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Alibaba Chief Pushes to Protect Endangered Species in Africa

Jack Ma, executive chairman of Alibaba Group, in Nairobi. Ben Curtis — AP

The Paradise Foundation said Friday it will devote $1.65 billion over ten years to help protect key areas in Africa that are home to many native—and endangered—animals.

The goal of the effort—announced in Kigali, Rwanda by Alibaba baba executive chairman Jack Ma, who is also co-chairman of the foundation, is to safeguard elephants, black rhinos, and gorillas.

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The foundation, formed two years ago to boost conservation efforts in China, hopes to help Chinese charities work with Kenya’s Masai Mara National Reserve, Congo’s Virunga National Park, and other parks to step up protections. It is also pushing for laws restricting the trade of ivory, rhino horn, and other animal products. Large markets for these items in China, and elsewhere in Asia, create demand which leads to the poaching of endangered species. The new funding will fund patrol staff at the parks.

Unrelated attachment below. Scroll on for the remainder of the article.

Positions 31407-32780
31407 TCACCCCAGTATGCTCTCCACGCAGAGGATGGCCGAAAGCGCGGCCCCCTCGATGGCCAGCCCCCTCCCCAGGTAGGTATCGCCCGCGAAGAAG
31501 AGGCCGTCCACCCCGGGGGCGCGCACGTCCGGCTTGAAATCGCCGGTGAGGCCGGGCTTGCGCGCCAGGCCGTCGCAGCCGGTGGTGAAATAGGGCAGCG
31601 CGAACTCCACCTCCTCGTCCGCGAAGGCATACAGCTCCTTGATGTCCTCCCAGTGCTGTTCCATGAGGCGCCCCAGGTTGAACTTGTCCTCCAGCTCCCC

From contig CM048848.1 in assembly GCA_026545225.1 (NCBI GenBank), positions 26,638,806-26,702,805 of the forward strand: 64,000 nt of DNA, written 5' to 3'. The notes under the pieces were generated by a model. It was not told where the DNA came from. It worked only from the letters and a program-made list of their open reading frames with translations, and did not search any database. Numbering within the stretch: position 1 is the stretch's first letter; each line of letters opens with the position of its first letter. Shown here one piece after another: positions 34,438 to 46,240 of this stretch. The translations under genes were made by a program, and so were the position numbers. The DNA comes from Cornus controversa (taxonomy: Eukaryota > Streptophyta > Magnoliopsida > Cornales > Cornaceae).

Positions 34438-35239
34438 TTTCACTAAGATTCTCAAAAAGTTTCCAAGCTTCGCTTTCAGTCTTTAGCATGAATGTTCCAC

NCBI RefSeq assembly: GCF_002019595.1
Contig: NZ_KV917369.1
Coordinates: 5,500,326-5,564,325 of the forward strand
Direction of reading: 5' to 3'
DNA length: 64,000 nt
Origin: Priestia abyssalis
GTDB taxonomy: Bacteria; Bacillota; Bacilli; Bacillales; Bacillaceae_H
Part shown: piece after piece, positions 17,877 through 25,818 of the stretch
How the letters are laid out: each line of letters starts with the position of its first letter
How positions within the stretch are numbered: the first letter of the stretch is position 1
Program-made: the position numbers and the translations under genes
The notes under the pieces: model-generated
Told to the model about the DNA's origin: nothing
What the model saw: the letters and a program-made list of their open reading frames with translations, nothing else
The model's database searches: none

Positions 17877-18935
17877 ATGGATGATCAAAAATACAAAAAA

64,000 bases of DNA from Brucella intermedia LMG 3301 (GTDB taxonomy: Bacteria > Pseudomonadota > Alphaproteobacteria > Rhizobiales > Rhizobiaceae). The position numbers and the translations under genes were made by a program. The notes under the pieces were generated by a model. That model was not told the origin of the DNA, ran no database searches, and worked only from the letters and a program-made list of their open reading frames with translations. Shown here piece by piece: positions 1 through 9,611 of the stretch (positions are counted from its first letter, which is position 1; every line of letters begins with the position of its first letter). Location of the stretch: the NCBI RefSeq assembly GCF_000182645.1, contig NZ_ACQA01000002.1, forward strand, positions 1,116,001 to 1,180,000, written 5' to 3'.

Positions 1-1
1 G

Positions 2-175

The other Paradise Foundation co-chair is Tencent tcehy CEO Pony Ma. (The two men, who are both among the richest people on the planet, are not related).

Former Houston Rockets NBA star Yao Ming has worked for years to educate his country about the need to stop using product derived from endangered animals.

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“Conserving nature and protecting the resources of the human race is a calling that transcends borders,” Alibaba’s Ma said in a statement. “Africa is the natural habitat for a range of wildlife that is threatened by illegal hunting and trading.”

According to the foundation, the number of African elephants has fallen to fewer than 600,000 and is declining 38,000 every year.

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